- An increase of lactic acid in the blood ( lactic acidosis), an enlarged and fatty liver, and liver failure have been reported in people using NRTIs. Lactic acidosis is a rare but potentially fatal side effect. Symptoms include nausea, vomiting, or stomach pain; feeling very weak and tired; shortness of breath.
- Lipodystrophy, which may include elevated blood sugar (glucose), elevated lipid levels ( cholesterol and triglycerides), and fat gain or loss in certain areas. The exact causes of lipodystrophy are not known, but may include HIV and/or HIV drugs. It is unclear if Hivid will cause or impact symptoms of lipodystrophy. For more information on lipodystrophy, see our info sheet.
If you are experiencing persistent, unusual, or serious side effects, call your doctor right away.
Hivid has been studied in both men and women. Its effectiveness and side effects seem very similar in both genders.
Hivid was approved based on ACTG trial 175, which compared Retrovir (zidovudine or AZT) alone, Videx alone, Hivid plus Retrovir, and Videx plus Retrovir. This study included 18 percent, or about 444 women out of 2,467 total participants.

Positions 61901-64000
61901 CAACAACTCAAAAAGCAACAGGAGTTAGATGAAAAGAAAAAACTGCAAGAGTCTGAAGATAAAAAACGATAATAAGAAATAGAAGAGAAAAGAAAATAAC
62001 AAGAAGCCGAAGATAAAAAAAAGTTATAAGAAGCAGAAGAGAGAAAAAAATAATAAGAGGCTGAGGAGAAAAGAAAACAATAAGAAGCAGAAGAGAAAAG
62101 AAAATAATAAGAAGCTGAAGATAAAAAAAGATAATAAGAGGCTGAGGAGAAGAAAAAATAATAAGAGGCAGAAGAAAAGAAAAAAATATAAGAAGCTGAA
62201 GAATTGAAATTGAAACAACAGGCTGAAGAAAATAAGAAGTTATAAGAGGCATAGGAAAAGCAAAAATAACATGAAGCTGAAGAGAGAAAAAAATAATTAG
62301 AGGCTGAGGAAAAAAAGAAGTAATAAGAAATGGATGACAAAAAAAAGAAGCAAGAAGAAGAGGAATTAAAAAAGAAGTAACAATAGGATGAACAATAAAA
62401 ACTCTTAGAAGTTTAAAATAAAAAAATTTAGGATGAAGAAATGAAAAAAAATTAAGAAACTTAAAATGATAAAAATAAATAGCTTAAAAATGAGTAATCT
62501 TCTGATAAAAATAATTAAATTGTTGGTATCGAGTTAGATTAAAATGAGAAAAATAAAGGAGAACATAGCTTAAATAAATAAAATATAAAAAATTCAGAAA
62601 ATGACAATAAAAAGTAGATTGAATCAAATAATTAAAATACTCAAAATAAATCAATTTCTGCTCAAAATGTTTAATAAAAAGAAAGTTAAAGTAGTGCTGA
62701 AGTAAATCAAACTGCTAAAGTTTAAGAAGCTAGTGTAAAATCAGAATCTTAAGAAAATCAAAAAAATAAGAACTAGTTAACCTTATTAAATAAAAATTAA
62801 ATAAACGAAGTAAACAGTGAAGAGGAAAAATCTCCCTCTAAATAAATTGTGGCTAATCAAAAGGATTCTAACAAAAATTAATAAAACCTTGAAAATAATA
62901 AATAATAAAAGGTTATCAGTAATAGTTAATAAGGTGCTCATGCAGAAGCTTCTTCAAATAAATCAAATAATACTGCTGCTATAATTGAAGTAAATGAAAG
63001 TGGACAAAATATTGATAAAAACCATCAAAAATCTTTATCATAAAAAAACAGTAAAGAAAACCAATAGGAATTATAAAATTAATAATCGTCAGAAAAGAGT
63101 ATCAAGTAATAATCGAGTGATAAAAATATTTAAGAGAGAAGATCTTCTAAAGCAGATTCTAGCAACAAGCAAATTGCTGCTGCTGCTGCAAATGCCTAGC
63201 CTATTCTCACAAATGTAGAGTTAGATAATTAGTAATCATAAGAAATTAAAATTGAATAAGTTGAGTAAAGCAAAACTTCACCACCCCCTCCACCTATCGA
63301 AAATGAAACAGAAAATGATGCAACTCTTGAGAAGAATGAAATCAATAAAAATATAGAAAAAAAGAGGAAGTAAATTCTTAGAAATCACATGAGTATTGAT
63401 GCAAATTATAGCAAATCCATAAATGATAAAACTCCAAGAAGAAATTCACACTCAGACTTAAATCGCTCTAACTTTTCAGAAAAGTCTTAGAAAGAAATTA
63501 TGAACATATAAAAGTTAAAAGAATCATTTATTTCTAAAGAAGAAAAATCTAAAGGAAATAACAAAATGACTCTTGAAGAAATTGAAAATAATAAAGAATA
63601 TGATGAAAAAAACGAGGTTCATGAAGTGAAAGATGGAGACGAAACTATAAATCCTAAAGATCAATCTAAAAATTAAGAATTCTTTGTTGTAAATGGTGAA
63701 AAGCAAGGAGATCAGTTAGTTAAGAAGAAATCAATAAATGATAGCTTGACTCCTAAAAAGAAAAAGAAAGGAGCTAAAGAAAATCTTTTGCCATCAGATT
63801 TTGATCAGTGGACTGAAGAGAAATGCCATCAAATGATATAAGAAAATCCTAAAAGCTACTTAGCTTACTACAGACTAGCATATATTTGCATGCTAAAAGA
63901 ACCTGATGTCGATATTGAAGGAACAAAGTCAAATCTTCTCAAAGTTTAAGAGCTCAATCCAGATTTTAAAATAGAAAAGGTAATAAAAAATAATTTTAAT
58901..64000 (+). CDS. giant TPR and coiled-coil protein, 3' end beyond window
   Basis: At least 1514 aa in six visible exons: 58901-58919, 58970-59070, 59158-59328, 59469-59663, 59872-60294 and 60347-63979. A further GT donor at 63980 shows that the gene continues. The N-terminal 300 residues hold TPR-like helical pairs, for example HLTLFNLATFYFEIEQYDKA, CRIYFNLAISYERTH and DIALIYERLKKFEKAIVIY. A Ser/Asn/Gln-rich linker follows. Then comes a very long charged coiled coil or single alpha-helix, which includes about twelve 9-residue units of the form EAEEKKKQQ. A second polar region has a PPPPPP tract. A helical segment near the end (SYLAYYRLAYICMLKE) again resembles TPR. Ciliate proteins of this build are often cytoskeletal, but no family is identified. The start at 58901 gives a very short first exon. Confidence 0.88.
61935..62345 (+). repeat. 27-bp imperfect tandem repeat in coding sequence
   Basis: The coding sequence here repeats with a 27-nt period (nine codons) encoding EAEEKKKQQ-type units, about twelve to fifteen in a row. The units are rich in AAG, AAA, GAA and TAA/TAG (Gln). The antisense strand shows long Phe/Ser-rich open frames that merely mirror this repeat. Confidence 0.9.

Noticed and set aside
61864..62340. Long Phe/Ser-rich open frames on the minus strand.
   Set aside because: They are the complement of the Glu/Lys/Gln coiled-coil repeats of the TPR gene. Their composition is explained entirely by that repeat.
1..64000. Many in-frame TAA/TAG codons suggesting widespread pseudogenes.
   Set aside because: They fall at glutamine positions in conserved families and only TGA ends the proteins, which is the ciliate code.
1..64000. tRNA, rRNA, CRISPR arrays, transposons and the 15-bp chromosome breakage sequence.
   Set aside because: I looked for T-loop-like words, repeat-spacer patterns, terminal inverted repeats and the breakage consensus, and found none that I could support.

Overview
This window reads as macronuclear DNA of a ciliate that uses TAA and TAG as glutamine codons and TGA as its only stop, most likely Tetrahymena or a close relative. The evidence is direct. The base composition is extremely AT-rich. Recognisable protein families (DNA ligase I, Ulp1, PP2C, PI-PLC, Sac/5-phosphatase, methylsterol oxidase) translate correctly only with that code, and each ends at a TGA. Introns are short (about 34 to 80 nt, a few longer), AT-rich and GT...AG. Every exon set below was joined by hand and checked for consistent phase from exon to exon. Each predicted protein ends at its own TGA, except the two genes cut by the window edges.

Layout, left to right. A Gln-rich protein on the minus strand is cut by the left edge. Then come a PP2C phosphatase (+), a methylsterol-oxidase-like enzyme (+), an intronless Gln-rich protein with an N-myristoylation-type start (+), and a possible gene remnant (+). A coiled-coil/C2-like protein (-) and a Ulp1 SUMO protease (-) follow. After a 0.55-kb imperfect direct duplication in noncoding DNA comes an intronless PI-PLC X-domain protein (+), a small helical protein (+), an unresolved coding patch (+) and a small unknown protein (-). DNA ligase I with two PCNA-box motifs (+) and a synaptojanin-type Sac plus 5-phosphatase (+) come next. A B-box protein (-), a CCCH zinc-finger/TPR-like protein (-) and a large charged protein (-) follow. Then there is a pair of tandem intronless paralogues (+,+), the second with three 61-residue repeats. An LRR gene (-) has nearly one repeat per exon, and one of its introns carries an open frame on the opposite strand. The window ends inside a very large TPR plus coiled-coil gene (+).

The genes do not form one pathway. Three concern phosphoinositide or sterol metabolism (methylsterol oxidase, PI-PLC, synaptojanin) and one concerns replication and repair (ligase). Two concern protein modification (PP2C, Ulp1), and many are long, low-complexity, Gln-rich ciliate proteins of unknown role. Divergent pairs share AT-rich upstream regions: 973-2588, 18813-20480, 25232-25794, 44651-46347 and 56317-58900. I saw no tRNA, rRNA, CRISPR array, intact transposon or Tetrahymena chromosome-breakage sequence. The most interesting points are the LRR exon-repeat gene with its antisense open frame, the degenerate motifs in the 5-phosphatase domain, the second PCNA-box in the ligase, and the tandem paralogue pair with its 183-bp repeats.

In this trial, the two combination regimens both worked better than Retrovir alone. The Hivid plus Retrovir combination reduced progression to AIDS or death by half compared with Retrovir alone in people who had never before taken AIDS drugs, but showed only a very small benefit in people who had prior experience using Retrovir.
Several later studies showed that Hivid does not seem to work as well as other NRTIs, and today it is not commonly included in combination regimens when new HIV drugs are tested.
In terms of side effects, studies of medical records indicate that women (especially overweight women) taking NRTI drugs, including Hivid, are more likely than men to develop elevated lactic acid levels and enlarged fatty livers.